The COVID-19 pandemic has wreaked havoc to almost every single industry out there and over the past few months, the pressure has been on for telecom operators and vendors to take it upon themselves to ensure efficient connectivity and to help businesses function and navigate the ‘new normal’.

Read more: SpaceLee highlights Huawei’s instrumental role in helping customers navigate the ‘new normal’

As the world comes to terms with the effects of COVID-19, telecommunication providers have certainly proved just how crucial they are to the functioning of everyday life, and, even amidst this major disruption, there is now a real opportunity for operators to gain service and reputational ground with customers.

Read more: Etisalat enables crucial connections amid COVID-19 uncertainty

The coronavirus pandemic is a humanitarian crisis that continues to take a tragic toll on people’s lives. There’s no denying it is also acting as a catalyst for change on a scale not seen before.

Read more: EVOTEQ: Driving digital change during a crisis

Notes from the Chief Editor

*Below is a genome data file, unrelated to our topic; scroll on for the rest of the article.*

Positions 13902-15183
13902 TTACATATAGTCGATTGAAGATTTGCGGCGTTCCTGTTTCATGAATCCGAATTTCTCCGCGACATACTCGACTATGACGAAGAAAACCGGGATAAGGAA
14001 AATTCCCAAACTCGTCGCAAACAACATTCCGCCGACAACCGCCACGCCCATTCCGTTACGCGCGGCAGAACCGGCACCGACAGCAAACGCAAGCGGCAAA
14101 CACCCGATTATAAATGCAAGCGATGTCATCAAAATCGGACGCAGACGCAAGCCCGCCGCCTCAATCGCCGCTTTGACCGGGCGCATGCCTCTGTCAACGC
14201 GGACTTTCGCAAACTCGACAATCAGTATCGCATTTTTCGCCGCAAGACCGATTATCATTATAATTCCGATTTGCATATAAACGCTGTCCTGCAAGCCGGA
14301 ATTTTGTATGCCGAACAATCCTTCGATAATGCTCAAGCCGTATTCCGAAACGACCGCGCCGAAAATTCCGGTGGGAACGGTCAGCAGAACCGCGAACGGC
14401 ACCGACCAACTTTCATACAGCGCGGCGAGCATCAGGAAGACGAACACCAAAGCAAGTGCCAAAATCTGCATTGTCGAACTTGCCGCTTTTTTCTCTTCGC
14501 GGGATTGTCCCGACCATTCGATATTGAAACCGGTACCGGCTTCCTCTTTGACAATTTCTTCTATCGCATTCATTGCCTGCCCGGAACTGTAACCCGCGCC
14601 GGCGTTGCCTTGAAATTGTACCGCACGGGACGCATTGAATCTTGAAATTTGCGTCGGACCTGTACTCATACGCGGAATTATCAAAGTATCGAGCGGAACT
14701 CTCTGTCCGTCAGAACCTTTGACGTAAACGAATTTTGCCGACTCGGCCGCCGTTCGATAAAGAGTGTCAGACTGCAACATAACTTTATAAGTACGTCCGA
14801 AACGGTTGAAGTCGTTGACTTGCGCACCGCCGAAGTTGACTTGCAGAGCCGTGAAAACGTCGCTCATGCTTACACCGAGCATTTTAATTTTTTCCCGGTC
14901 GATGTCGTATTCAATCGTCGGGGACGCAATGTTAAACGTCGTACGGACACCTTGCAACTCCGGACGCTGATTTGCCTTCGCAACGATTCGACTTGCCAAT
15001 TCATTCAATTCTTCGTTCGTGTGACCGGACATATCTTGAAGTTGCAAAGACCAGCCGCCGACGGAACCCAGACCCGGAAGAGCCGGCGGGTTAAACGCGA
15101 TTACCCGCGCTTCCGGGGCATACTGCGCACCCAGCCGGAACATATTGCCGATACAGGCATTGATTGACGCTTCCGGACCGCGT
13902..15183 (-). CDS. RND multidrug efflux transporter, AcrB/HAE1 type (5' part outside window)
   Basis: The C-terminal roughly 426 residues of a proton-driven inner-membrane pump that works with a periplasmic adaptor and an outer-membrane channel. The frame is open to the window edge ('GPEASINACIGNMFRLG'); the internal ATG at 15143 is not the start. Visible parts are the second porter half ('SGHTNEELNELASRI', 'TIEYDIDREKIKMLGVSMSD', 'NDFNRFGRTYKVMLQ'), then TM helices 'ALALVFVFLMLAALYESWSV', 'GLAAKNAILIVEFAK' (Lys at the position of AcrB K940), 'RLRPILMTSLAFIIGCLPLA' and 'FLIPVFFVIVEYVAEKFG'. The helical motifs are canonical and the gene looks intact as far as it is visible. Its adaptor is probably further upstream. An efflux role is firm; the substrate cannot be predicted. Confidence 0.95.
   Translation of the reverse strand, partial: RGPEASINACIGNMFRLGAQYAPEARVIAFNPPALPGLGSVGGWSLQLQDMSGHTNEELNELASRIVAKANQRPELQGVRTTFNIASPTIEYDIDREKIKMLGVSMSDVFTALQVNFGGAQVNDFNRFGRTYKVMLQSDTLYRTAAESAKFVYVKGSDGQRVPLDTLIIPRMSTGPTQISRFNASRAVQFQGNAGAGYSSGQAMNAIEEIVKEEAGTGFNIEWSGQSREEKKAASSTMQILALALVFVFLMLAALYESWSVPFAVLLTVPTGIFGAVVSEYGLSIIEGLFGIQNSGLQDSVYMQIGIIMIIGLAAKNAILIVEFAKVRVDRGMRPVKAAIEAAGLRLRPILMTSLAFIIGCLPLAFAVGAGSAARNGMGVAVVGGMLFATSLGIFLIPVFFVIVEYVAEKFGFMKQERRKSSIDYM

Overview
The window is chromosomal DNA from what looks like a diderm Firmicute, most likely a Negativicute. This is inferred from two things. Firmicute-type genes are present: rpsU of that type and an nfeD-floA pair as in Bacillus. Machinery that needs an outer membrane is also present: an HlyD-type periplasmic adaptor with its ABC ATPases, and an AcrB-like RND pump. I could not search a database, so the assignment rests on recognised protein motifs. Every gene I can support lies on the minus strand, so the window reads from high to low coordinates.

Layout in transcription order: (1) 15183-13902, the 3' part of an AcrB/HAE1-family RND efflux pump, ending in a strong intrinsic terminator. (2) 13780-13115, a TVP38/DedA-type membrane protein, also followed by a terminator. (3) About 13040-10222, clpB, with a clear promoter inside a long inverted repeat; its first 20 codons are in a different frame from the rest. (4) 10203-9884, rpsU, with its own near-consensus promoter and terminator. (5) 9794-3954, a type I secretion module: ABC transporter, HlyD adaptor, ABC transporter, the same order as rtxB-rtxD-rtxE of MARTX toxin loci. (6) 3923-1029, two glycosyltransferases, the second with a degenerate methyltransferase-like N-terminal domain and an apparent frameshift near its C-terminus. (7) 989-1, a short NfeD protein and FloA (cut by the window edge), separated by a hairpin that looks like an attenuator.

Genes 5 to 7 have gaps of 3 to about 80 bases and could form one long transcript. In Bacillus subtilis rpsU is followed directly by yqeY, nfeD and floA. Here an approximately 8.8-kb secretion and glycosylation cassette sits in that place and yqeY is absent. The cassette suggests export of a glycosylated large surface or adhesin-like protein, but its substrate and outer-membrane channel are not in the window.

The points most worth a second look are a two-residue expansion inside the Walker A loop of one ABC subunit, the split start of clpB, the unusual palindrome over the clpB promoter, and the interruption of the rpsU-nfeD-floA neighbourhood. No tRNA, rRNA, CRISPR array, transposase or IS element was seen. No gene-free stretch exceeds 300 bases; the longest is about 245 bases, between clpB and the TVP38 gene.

For over two years now, the American authorities - starting from the FCC to the White House and the whole President Trump administrative team – have been keeping Huawei away from the American telco market for security reasons.

How can security fears be justified and true if Huawei did not deploy any networks in US markets, especially not for major US carriers, not even 4G?

The picture has become clear. 5G technologies will be the key for fast, advanced communication and mobility, and will have direct influence on nations and their futures.

No US vendor has 5G technology; it is led by Huawei, and ZTE is from China, and Nokia and Ericsson are from Nordic countries. So, the US authorities find themselves left behind despite all the high-tech hubs they’ve established, such Silicon Valley.

The focus is to invest with European vendors. In fact, the White House called for a 5G forum in March to plan how to face Huawei technologies and to accelerate the development of affordable, competing 5G wireless technology - as confirmed by President Donald Trump’s top economic adviser.

“We’re working carefully, closely, with Nokia and Ericsson,” National Economic Council Director Larry Kudlow said. “We’re going to be holding some kind of a conference in about a month. I’m sure the president would join us in part, that would include Samsung, that will include all of our guys.”

Companies including AT&T Inc., Verizon Communications Inc. and Qualcomm Inc. would be represented as well.

The US has engaged in a campaign to dissuade other countries from using Huawei equipment in emerging 5G networks, but the effort has faltered due to a lack of competing technology.